I’m going to go out on a limb here and say that just about everyone perusing this post would agree that reading is a vital part of education. Reading IMHO (in my humble opinion) is a vital part of, well, life.
Then why is it that our high school age students abandon – no change that to – are driven from reading? It is not my intention to be antagonistic toward English/Literature teachers. I thoroughly respect the job they have to do. I merely hope to incite a discussion to understand the educational goal, and maybe develop a suggestion to obtain that goal, without creating the unintended affront toward reading for pleasure. I will preface this by stating that I have not conducted a nationwide survey. These concerns arise from observations and interactions with dozens of local teenagers.
I believe in reading assignments for all ages. Even – and maybe especially – during the precious vacation breaks. No reports due or questions attached, just reading.
His participation in a Labor Day event was dependent upon his progress with the second novel. He read it cover to cover in twelve hours. We were able to discuss it at length. I was relieved to know that I hadn’t raised an ignorant child. I had spent two months of the summer prodding, pleading, arguing, punishing and bullying this 16-year-old into reading a classic that he will now abhor for the remainder of his life. I decided to read it. Well, I hated it too. As a matter of fact, I didn’t finish reading it. IMHO, it was AWFUL.
Before you judge me, I admit I am not a literary genius. However, I am an educated woman. I love to read and have enjoyed many of the classics. And, I have committed to reading another Hemingway. But, why must we alienate our high school readers with literature some find wonderful and classic that is just so foreign and repulsive to most teens? These classics belong in college elective courses where they can be truly admired and appreciated. I totally agree with the concept of introducing classic literature, drama, and poetry to our high school students, but can it be done in a less obtrusive manner? Moby Dick, I am told, has been divided up into chunks of chapters per student and the story then shared through presentation. Reading of Shakespeare in the classroom followed by a field trip to the theatre proved an effective way to present his work in my high school experience. Assigning Farewell to Arms as summer reading is IMHO (sorry) – torture.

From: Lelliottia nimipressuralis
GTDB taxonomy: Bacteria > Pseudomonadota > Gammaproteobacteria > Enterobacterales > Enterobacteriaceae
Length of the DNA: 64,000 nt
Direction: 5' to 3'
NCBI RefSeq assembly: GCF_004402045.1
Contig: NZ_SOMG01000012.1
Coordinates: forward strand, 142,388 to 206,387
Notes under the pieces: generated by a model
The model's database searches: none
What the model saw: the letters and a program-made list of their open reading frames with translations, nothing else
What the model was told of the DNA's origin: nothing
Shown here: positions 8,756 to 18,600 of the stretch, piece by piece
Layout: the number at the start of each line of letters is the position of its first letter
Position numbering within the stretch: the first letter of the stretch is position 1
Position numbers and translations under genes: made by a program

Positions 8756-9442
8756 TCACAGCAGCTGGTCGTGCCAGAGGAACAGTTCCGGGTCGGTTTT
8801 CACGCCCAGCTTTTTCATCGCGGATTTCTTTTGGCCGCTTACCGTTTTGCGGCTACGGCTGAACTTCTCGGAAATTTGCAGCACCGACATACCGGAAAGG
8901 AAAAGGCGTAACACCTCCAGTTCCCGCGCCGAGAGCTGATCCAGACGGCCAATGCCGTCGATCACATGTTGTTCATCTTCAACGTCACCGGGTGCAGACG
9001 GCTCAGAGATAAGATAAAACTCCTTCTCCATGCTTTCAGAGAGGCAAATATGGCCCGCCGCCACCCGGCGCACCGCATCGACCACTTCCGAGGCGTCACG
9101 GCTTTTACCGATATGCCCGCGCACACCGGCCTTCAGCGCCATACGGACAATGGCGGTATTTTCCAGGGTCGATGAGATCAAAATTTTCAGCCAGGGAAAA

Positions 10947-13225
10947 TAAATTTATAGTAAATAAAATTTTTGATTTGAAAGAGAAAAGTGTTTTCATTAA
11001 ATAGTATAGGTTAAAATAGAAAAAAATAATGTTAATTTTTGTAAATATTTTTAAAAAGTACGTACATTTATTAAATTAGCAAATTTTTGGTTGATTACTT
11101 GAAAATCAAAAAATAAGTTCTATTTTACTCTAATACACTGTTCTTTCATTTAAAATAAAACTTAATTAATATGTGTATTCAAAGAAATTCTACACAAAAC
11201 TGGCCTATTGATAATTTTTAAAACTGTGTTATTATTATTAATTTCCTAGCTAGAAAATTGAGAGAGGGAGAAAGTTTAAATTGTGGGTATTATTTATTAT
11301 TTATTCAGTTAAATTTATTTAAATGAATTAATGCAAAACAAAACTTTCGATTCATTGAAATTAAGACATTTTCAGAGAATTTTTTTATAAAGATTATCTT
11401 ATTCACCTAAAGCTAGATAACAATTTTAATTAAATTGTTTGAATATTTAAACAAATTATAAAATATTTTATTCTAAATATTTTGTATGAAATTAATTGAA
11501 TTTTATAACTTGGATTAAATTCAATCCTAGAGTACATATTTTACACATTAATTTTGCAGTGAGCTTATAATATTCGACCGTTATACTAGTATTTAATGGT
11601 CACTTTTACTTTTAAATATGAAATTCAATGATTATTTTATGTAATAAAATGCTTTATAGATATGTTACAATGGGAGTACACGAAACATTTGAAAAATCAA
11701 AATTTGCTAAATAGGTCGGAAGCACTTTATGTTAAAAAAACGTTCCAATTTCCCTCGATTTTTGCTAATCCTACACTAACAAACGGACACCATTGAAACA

My daughter, an avid reader by anyone’s standards, fought her way through The Scarlet Letter, The Great Gatsby, The Crucible, Black Boy, Animal Farm, and many others relying primarily on Sparknotes for true understanding. These are all great books being forced upon the wrong audience. Is this simply a means to meet the state curriculum? Which, by the way, has no finished works written post 1970 on the latest framework found online (updated 2011). No wonder high school students give up on reading. Their time is limited. What they read for school is often all they have time for. The agony of required reading usurps the joy of reading for pleasure.
Yes, required reading needs to push a student beyond romance and graphic novels. However, if approached differently, could it not be used to instill a healthy reading habit? Instead, it often alienates young minds from the world of books. Require them to read three or four novels over the summer. One contemporary piece the student body chooses to discuss in the classroom and other individual selections. Just allow them to enjoy reading. Foster a habit often started at a young age and solidify readers for life who just someday may choose to pick up a classic, for the fun of it.
Follow-up Post: A Teen’s Take on High School Literature Classes
Have your teenagers enjoyed their required reading? Do you have opinions that conflict? Please share in the comments! I am open-minded although, IMHO, I am glad it’s their reading list and not mine.